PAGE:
I * l r ßiastdaa In the navy t.T.o dsserted
2* - the tTnlte^" Staus Dolphin to marrj' the
[2££££s*'*iat« SrnatorGoiraan, of Marylan-i.
Clscharged Mm the naval prison ship 6oa£hcry
and stirted at once to Join Wf wif«.
ili»? * boxoe la Washington.
l^r* ss * w *»» tovo by the officers of Uie navy
''^fS 11 * 11 ln siting ay.-ay Iron the yard
■ tH * rr ' for rhl!e *"* usual P roC ** J ' jre
is . ■*«»»• Hie ir.ea at 1 o'clock and «i d them
'tiTt' 65 ** la charge of a master-^t-anns. Mag
.^otif!" - *"*«'«!■ to leave the ship ■:' civilian
j£*jM*!or« < °' cloc1 ' thin corning, a: leave
t«j|^^ th€ ow- in gate at Kittery. where an
was WWng for h;OT . n e came to this
* *"° *tt her * 00 an early traln fcr " VVaßblris "
-. W : J! ; yor =«iUoa v ' a ' given out about his re
•-i«'bTT ;tfcl * afternoon, and. then only tbe fact
o>9a^ •■■* coer «Ji«chars«d aftf r serving eight
***=€ bti " lii * " >■*«■'« «aitencc, the four month*
y»J^5 Uk «» •«« for B'^a belwivioi
l^ w* I^^ nof «J*et him hf-re, as «a.« ex
s»*s* t« as l 0 b«".'dtl|cat*- fondlUon. Mr?. M«g-
Tfc **»cor« aOt *** r ' hfcr * fc w>'-"e her husban-1 bas
. *tt -"^^ to th« prison »hip. although the bat
g,.;r.? i »i*oij(:-iK«. . •.•^'
. ■ - ■ ■ -■■ •
Microbe, of Animal Origin, Discov
ered in Rio.
Rio de Janeiro, July 17.— Dr. Oswaldo Cruz,
director general of the Brazilian sanitary Mr
vice, announced to-day at the Academy of Med
icine here that the microbe of smallpox, which is
of animal origin, has been discovered by bac
teriological researches at the Oswaldo Crur In
Bleriot's Machine Will Be Handled
by a Pupil in Hudson-Fulton Events.
Paris. July IT— Mr Beck, chairman of the
aeronautic committee of the Hudson-Fulton
centenary, has arrived here to arrange with M.
Bleriot. the French aviator, for a Bleriot mono
plane to take rart in the aviation events in
connection with the centenary celebration.
The machine vill be manned by one of M.
Bleriofs pupils. Other ♦French aviatorf proba
bly will enter.
Yachtsmen Escape Death in Gaso
lene Explosion on Boat.
William Crei?ht.c-n. commodore of the ilor
rlsania Yacht Club, was blown overboard last
night when ■• gasolene tank of his 30-footer
Commodore exploded off damn's Point.
"jimmy*-" Doyle, a singer of some local fame
beyond the Harlem River, and said to have been
at one time well own in Chinatown, dived
into the waters of Long Island Sound to ex
tinguish the flames by which his clothes wer*
being consumed.
Creighton had invited a party of a dozen men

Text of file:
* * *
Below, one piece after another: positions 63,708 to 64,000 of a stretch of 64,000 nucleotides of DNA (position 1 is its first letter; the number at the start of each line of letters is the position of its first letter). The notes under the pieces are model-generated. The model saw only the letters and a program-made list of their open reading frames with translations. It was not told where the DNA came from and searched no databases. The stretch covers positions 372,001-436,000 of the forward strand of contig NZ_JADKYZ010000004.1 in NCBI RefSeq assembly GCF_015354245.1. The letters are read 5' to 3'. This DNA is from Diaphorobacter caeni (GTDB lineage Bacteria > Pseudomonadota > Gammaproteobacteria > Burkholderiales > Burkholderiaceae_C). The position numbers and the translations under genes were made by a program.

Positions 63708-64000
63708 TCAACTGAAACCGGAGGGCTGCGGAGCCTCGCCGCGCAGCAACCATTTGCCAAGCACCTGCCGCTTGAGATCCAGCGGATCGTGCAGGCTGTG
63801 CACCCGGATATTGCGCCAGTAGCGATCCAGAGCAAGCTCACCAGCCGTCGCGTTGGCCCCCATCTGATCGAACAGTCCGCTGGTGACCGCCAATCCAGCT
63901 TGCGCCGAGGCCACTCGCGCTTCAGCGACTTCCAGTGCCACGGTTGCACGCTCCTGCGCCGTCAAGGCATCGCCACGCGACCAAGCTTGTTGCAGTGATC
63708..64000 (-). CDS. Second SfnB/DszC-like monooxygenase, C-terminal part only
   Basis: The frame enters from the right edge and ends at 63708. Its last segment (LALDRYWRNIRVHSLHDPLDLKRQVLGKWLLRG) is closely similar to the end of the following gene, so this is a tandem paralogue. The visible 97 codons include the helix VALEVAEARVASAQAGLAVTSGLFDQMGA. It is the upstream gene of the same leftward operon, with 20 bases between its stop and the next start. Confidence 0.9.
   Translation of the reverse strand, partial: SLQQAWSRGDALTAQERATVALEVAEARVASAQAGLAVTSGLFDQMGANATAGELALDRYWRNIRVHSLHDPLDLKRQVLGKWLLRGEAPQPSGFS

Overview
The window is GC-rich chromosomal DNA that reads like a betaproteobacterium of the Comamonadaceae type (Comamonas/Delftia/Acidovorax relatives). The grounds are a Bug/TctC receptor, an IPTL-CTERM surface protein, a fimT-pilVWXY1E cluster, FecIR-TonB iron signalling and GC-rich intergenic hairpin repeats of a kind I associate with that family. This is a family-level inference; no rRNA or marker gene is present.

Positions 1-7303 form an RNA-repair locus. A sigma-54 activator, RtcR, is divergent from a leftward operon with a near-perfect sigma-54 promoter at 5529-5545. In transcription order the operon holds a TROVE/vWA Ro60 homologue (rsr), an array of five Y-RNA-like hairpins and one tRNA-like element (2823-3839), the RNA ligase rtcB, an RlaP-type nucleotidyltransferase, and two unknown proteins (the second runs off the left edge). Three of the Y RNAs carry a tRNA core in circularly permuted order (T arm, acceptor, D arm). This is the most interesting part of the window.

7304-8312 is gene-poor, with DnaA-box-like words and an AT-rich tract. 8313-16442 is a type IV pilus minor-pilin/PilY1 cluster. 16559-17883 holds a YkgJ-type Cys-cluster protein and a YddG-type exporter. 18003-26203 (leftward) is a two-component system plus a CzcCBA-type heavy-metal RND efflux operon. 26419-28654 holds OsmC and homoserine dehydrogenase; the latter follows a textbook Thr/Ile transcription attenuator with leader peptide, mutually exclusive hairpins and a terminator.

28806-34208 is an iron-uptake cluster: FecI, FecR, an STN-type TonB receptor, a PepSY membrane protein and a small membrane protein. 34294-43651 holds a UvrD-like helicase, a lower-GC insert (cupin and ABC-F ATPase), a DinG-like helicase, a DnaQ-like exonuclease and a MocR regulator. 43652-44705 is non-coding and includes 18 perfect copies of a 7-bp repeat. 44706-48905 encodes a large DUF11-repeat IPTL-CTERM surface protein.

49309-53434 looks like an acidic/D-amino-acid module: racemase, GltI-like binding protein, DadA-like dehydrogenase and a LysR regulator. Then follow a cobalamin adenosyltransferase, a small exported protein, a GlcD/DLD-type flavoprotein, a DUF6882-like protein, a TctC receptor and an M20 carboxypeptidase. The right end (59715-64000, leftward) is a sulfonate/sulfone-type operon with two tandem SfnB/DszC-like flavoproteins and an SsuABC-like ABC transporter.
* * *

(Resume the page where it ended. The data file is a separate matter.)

and women on a sailing trip last evening.
When the launch reached Clason's Point th«
party decided to go ashore for refreshments. It
was after they had landed and Creightc* and
Doyle were taking the launch to a. mooring that
the explosion occurred. Both men paid that
they lid not know bow it happened.
The first thing Creighton knew, he said, be
was swimming in the Sound. Police Captain
McCaul taw the accident from the pier, and
he and Patrolman O'Brien put off in a rowboat.
but were unable to get the men Into their boat
until a life guard came to their assistance
with boathooks. Neither victim of the explosion
was seriously burned.
Many Mi 're Persons Killed or In
jured — Relief Trains Sent.
Athens. July IT. — There were further sever*
earth shocks in th<> province of L" s to-day.
Two persons •were killed and fifty were injured
at the village, of Upousisti. here lava Is flow.
ir.g from a fissure in the gTOund. Some of those
injured have died. Practically ell the houses -in
this village have c«>lla;>s«?d. Four persons have
been killed and twenty-four Injured at Dim'ja.
The villiicr* is in ralnV. Other vH!-»g:»«. Includ
ing Liopesi and MarinsbL also suffered severely,
but the death roll is not Known. Relief trains
are now on the way to the stricken region. Th«
people of the ttrick'rn villages are living in the
Reports from the prefects In EIU sho-w thai
the casualty lists in Thursday's shocks are not
so large as at flr=t fc-arc-d. Twenty-three bod*
have been recovered from the ru!n« of Il.ivari.
where more than two hundred and fifty houses
■were demolished. Eighty sons were Injured
at this village. Three persons were Bed at
Ponbioti and ten were injurr-d at Analaiva. Tb^
shocks caused more or le»s damage at other
points l»n did not result in casualti*-*.
ChauiTeur Who Ran Down Buffalo Lad Be
lieved To Be Under Arrest.
Buffalo, July 17. — Robert Tfclrs, twelve years old,
was struck by an automo!>ilt* in Main street tUa
afternoon, receiving Injuries which resulted In his
death at the Emergency Hospital to-night. T.^.a
driver of the car did not itop after striking 'i» % lad.
H<j sped on down Main street, finally abandoning
the car on a side street. The police obtained from
the garage a description of the man who had tak*>n
the automobile out an.-i telearaphed It broadcast.
At 10 o'clock to-night Mr. Taylor, chief of «]»
tectives,-said that the chauffeur had been arr*sted
in Rcichf-ster. The n:zz> und*T arrest is William
Knilewitch; v. ho came h«^re recently from New York.
Man Aiding Arrested Friends Mutilates
Patrolman Joseph Sweeney, of the- Waal 125 th
street station, during a struggle yesterday *-v-n!ng
at the corner of 123 d street and Eighth avenue, lost
part of bis nose, the end of it being bitten oft
whi!« he was trying to arrest a man who had
interfered with two of the officer's prisoners, who
had been arrested for fighting.